Headless Images Dehumanize Obese People. It’s Now a Fact.

Nearly 6 in 10 news articles about obesity are accompanied by headless images of obese people. In the first of its kind, a recent study demonstrates a direct, dehumanizing effect.

Estimated reading time: 9 minutes. Image by cocoparisienne from Pixabay

For most people, focusing on body parts is the very definition of objectification. Remove subjects’ faces in particular, and you remove the individuality and implied consent communicated. But context is everything. You could critique the “real women have curves” philosophy behind this women-only gym’s name for instance, or the slut-shaming that used to compel Korean lingerie models to hide their faces, but it’s difficult to take issue with the ensuing, headless ads themselves. In music videos and art too, viewers are generally reluctant to judge objectification in isolation. And rightly so: anyone (i.e. everyone) who’s ever discretely admired someone’s magnificent legs, breasts, muscular arms, broad shoulders, or six-pack from afar knows it is possible to like whatever body parts do it for you, while still completely respecting their owners.

Such imagery is pervasive however, nor is every viewer of it as woke as you. You sense there are real consequences for the objectified. But evidence is mixed, as a direct causal link is difficult to prove.

A recent study of the effects of common visual depictions of obese people in the news, however, may provide one. But may also be very specific to obesity.

Among major news outlets in the US, as many as nearly 6 out of 10 articles about obesity issues are accompanied by headless images of obese people. To non-obese people especially, this figure may sound high, but not necessarily a problem. To be sure, we’re all aware of fatty jokes and stereotypes in pop-culture, but news stories about obesity would seem to have that objective, factual context that obviated any potential negative effects. Namely, just like a bra ad featuring only a women’s chest in said bra is acceptable and expected, whereas the same shot of a non-consenting spycam victim would be a crime, that news articles about obesity would tend to be accompanied by pictures of obese people seems logical. That their editors, whether for reasons of civility, consideration, and/or privacy laws would choose to hide or cut out their faces, we can assume would almost always be well-intended. Yet the study shows that the ensuing headless images are precisely the ones that are most damaging. Indeed, obese people themselves, frustrated with almost only ever seeing bulging stomach and butt-shots of themselves in articles specifically about them, might be somewhat less surprised to learn that such images now have a proven dehumanizing effect.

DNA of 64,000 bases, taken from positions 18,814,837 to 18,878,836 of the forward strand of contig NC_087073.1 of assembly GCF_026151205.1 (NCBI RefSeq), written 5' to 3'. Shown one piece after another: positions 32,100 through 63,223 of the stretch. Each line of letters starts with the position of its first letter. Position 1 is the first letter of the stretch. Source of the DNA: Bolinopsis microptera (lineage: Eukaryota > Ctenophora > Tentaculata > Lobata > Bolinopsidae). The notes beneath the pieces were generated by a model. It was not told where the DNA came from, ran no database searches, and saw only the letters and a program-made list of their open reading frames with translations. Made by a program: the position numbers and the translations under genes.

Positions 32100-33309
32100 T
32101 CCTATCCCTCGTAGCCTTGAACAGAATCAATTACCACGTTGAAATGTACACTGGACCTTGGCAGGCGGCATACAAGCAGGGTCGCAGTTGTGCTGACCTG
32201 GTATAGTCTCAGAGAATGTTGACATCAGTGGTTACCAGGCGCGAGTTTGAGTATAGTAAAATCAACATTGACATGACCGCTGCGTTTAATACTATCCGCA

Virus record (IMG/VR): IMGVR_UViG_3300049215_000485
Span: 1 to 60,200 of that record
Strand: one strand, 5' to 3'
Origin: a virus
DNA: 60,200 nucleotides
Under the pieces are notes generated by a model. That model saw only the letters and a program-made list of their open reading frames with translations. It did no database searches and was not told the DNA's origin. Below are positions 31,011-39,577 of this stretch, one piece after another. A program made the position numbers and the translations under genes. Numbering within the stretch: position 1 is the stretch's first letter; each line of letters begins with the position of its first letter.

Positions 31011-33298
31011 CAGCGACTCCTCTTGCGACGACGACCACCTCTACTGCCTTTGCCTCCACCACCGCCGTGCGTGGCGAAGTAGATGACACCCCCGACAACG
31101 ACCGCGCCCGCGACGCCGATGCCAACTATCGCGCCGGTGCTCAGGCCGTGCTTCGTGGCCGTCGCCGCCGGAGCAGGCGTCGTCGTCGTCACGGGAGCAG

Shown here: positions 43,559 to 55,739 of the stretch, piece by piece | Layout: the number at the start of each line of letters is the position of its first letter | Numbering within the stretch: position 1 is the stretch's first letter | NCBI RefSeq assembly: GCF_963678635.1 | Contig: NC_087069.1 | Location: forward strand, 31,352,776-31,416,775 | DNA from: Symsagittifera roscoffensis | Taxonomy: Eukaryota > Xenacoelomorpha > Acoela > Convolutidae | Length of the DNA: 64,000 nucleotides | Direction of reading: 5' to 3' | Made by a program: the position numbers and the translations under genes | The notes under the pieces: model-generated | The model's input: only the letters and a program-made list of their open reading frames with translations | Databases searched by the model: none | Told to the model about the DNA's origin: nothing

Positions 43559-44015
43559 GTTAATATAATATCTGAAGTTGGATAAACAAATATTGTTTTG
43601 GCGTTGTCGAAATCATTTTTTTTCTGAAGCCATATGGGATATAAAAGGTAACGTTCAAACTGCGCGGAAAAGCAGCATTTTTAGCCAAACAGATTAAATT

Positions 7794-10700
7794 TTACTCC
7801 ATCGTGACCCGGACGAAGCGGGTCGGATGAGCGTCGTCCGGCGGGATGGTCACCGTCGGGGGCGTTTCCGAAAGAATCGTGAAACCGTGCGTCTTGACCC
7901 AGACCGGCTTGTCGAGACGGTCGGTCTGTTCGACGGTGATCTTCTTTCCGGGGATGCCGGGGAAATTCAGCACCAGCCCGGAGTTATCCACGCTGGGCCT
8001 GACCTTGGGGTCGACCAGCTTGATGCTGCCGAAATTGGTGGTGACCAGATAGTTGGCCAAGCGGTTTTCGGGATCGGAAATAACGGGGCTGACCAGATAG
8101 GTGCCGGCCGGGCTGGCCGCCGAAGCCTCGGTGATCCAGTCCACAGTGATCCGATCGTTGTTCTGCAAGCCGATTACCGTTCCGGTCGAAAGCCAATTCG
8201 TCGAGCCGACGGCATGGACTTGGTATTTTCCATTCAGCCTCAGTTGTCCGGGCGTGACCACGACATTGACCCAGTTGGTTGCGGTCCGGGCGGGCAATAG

Surrealist Composition by Friedrich Schroder-Sonnenstern, 1965. Source: WikiArt.

But those effects may be very specific to obesity due to the premise of the study, outlined in the opening paragraph (my emphasis, in the first of what I promise will only be two long copy and pastes):

Why would a human feel uncomfortable shaking hands with another human being? The answer from evolutionary psychology would be that the human brain is predisposed to ‘infer’ that a person carries a contagious disease if the person has a bodily cue that is grossly different in form or size from norms (Park, Schaller, & Crandall, 2007). This cognitive bias induces disease-avoidance responses including disgust or avoidance of physical contact with the possessor of unusual bodily cues (Park et al., 2007). An obese human body is one of the visual cues or ‘marks’ triggering such aversive responses (Park et al., 2007; Smith, 2012). Evidence from social neuroscience indicates that disease-avoidance responses inhibit or block cognitive processing of humanly unique traits such as high rationality of a person with the disease-relevant signs (Harris & Fiske, 2007). In this way, the possessor of the disease-relevant signs such as an obese body is perceptually dehumanized. In turn, the heightened dehumanizing perception could lead to exclusionary attitudes toward obese individuals (Buckels & Trapnell, 2013).

In other words, obesity mimics the symptoms of many communicable diseases, and the consequences of assuming a diseased person is healthy and safe to physically interact with are usually greater than shunning an apparently diseased person who is in fact healthy. Therefore, exposure to obesity, prompted and exaggerated by imagery in news articles that highlights obese people’s bodies over all else, provokes an instinctual aversion and disgust to obese people, which viewers rationalize by dehumanizing them:

When the false-negative bias is prompted, people will unfavorably react to individuals who display any of the disease-like signs as if they carry infectious diseases, even when they are completely healthy (Park et al., 2007). Lieberman, Tybur, and Latner (2012) similarly suggested that certain infectious diseases (e.g. elephantiasis) accompany bodily changes such as swelling or fluid buildup that may be visually similar to obesity. Following this disease avoidance account, Park et al. (2007) maintain that the obese body type may be a visual cue that triggers the activation of disease-relevant behavioral reactions (e.g. avoiding physical contact) and emotions (e.g. disgust). And this is in line with Smith’s model (2007). Yet, this account has actually long been supported by a large volume of past research (Kurzban & Leary, 2001; Park et al., 2007; Park et al., 2013; Ryan, Oaten, Stevenson, & Case, 2012). Of those studies, Park et al. (2013) provided more directly relevant evidence for the current study that showed that the photo of an obese man heightened participants’ discomfort level for having physical contact with an obese individual (Park et al., 2013). Likewise, Ryan et al. (2012) found that participants exhibited the same emotional and behavioural responses to confederates with ‘real’ disease signs such as influenza symptoms as with confederates displaying non-disease signs or ‘false alarms’ such as a facial birthmark.